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Check your metrics
14 August 2008, by , in Data Management, No comments

When I work with my clients on the implementation of a new database, there is a tendency to focus on everything that is not working. That’s human nature, of course. We want to fix it if it is broken.

Unfortunately, all of this focus on the “broken” tends to lead people to believe that the new system doesn’t work at all, or is a failure, or is “worse than the system we had.”

Which is why you should have metrics for any project you embark upon. That is, you should have some way to measure if you’ve achieved the objectives you’ve set out for yourself.

For example, I worked with a small association recently on the implementation of a new, centralized AMS. Their previous system was a homegrown access database that was not connected to their website and did not have strong accounts receivable functionality. They implemented a new system which gave them some serious headaches throughout the process. But when the system was finally live, they had a completely integrated database with strong a/r features and tight integration with their website. The result was that in just a few short months, the vast majority of their members were joining and renewing online, something that had never happened before.

Two of their metrics for success were centralizing their data and integrating the database to their website. They succeeded on those. It wasn’t easy, and it wasn’t fun, but it was successful. But had they not had those metrics, they might have assumed, based on their other troubles, that the project was a failure.

So do you have metrics in place for your system? Can you tell if you’re being successful or not?

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“Wes was able to come in and offer tangible, relevant advice that made us more productive immediately. I value his understanding of databases but more so, his understanding of how nonprofits work. There was no lost time educating him about how membership organizations are “different.” Wes recommended changes in processes as well as tips and tricks that were easy to implement made an immediate positive impact.”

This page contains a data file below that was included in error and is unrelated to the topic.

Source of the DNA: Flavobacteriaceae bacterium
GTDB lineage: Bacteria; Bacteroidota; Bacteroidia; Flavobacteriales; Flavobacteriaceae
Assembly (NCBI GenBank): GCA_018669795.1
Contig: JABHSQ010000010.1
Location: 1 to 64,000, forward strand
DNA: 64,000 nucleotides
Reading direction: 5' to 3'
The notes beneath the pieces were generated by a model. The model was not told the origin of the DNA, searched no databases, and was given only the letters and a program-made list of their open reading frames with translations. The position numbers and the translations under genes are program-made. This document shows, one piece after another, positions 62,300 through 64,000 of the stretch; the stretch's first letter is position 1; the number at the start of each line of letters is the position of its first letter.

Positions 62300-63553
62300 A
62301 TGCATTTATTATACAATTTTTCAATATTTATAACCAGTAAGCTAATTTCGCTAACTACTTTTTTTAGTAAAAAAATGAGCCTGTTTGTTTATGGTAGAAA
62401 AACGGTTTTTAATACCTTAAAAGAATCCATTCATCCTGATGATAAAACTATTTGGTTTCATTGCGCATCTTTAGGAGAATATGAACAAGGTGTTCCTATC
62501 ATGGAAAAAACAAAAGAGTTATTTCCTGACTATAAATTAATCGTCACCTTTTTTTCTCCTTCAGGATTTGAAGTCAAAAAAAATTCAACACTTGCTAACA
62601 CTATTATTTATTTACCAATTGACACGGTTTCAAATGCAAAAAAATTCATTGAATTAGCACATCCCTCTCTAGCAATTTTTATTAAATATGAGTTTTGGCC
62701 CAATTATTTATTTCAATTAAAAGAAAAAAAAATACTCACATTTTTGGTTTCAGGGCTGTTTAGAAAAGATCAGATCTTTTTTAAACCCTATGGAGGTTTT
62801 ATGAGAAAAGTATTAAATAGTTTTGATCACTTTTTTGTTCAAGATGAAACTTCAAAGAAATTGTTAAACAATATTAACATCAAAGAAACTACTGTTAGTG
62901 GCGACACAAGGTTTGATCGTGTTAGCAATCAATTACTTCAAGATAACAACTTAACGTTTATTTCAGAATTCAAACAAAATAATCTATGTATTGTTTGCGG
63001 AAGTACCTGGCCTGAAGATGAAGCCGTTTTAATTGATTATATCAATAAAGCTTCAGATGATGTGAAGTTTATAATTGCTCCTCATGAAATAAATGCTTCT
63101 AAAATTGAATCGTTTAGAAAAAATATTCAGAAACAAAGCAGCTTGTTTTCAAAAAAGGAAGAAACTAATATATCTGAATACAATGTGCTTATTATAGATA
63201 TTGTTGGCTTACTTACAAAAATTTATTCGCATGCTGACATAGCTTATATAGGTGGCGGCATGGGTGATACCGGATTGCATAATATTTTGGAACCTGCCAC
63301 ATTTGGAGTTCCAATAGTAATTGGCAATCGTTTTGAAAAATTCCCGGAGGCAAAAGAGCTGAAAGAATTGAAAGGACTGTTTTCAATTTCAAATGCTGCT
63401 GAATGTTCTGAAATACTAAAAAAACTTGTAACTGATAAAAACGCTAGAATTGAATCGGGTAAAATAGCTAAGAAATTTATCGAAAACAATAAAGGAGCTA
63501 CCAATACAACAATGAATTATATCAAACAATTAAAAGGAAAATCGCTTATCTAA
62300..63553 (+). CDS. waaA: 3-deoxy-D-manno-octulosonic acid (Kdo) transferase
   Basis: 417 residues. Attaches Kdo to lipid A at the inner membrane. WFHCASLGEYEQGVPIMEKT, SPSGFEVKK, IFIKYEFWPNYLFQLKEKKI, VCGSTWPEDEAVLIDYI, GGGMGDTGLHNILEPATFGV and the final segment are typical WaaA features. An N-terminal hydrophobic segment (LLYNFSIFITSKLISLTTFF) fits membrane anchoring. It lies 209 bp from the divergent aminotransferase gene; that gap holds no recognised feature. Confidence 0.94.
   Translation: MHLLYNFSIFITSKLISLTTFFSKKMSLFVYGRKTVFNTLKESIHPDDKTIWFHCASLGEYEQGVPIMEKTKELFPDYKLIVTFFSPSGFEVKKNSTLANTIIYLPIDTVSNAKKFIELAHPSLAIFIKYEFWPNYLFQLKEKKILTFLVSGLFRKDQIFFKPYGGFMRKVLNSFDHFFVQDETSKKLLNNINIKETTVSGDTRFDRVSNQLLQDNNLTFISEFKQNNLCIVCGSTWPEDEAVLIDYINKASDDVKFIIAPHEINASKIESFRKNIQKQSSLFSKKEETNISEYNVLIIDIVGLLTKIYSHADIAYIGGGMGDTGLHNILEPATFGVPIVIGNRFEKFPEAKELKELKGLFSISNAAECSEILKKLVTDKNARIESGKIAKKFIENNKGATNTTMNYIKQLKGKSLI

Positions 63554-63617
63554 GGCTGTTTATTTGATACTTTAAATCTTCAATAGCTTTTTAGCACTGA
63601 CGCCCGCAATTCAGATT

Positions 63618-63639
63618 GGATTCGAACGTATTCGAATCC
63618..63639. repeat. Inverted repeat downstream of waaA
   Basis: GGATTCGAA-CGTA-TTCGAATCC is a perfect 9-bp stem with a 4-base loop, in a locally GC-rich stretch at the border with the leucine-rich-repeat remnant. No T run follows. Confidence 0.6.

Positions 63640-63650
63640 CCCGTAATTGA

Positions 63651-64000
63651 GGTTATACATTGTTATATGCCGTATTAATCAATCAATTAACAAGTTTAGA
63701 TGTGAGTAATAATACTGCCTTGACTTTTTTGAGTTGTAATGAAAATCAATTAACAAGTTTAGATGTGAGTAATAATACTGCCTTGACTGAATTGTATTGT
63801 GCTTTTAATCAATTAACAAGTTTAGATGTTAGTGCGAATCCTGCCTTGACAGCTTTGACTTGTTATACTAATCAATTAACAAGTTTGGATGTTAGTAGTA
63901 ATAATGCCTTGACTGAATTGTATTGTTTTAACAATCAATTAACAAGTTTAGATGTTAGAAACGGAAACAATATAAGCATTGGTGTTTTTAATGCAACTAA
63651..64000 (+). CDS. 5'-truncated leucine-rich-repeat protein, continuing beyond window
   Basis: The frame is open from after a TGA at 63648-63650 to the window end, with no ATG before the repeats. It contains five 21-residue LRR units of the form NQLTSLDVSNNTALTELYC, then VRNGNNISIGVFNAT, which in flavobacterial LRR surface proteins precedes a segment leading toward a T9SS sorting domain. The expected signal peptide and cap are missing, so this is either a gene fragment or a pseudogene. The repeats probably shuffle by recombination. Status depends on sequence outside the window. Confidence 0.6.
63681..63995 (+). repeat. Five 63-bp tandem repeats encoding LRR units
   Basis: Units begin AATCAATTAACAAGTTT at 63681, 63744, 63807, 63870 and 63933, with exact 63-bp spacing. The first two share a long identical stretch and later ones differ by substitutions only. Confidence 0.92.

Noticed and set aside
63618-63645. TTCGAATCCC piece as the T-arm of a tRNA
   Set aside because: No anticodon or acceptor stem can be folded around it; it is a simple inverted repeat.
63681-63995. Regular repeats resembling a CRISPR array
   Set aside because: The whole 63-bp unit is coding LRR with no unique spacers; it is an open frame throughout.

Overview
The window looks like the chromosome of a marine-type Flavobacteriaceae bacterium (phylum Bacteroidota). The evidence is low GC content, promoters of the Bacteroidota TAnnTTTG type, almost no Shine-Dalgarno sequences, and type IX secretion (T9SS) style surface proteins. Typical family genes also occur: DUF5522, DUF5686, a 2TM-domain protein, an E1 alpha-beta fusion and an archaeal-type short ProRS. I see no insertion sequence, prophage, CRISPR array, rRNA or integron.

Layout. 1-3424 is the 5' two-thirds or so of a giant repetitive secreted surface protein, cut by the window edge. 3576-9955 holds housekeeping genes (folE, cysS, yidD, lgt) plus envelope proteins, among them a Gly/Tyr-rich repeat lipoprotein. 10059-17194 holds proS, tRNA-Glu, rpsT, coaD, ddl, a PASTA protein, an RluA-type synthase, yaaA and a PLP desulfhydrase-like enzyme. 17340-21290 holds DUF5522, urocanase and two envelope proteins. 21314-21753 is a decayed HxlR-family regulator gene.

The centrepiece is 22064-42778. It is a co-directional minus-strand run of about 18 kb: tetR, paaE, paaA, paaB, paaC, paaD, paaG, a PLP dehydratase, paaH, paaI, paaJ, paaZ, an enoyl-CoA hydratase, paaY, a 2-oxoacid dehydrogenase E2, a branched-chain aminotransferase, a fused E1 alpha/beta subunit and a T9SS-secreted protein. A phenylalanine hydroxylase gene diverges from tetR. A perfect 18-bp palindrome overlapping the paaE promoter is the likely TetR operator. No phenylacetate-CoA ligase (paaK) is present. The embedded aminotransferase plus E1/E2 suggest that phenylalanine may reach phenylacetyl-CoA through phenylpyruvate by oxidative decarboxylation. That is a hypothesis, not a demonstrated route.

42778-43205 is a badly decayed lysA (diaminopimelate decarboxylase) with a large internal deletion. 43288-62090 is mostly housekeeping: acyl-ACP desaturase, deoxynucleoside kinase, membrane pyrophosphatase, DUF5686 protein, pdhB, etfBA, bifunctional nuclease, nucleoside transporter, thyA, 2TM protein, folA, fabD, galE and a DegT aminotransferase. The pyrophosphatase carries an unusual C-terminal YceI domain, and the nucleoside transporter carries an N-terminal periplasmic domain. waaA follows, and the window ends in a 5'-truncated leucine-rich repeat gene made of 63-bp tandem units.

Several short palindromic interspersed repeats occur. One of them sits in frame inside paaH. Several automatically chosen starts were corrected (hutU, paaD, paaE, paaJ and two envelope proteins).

Mary Pat Paris, Executive Director
International Registration Plan

“We came to Wes because we were very frustrated with our existing AMS and we wanted to improve our capabilities as soon as practicable. Wes very quickly helped us through a process of identifying our needs, identifying potential vendors, and selecting a new system that we’ll be able to move into very quickly. I especially appreciated Wes’s candor about our processes as well as the systems we were looking at. He was a great resource to have in a period of high anxiety for our organization. I would highly recommend Wes for any similar project.”

Jack Chiasson, CMP Executive Director
National Association of Life Brokerage Agencies

“Wes was able to come in and offer tangible, relevant advice that made us more productive immediately. I value his understanding of databases but more so, his understanding of how nonprofits work. There was no lost time educating him about how membership organizations are “different.” Wes recommended changes in processes as well as tips and tricks that were easy to implement made an immediate positive impact.”

Mary Pat Paris, Executive Director
International Registration Plan

Mary Pat Paris
International Registration Plan

“This is the second database implementation we’ve done since I have been at Western Arts Alliance (WAA). The first I did on my own. This time we engaged Wes Trochlil as our database planning consultant. Let me tell you, this process is a whole lot easier having Wes on your team! For a small association like WAA, it’s tempting for board and EDs to question the justification and expense of a database planning consultant. But it’s the small associations that need Effective Database Management the most. Wes strengthened our planning process, clarified our needs requirements, helped us steer around solutions that couldn’t meet our objectives, and saved us money in the long haul.”

Tim Wilson, Executive Director
Western Arts Alliance

Tim Wilson
Western Arts Alliance
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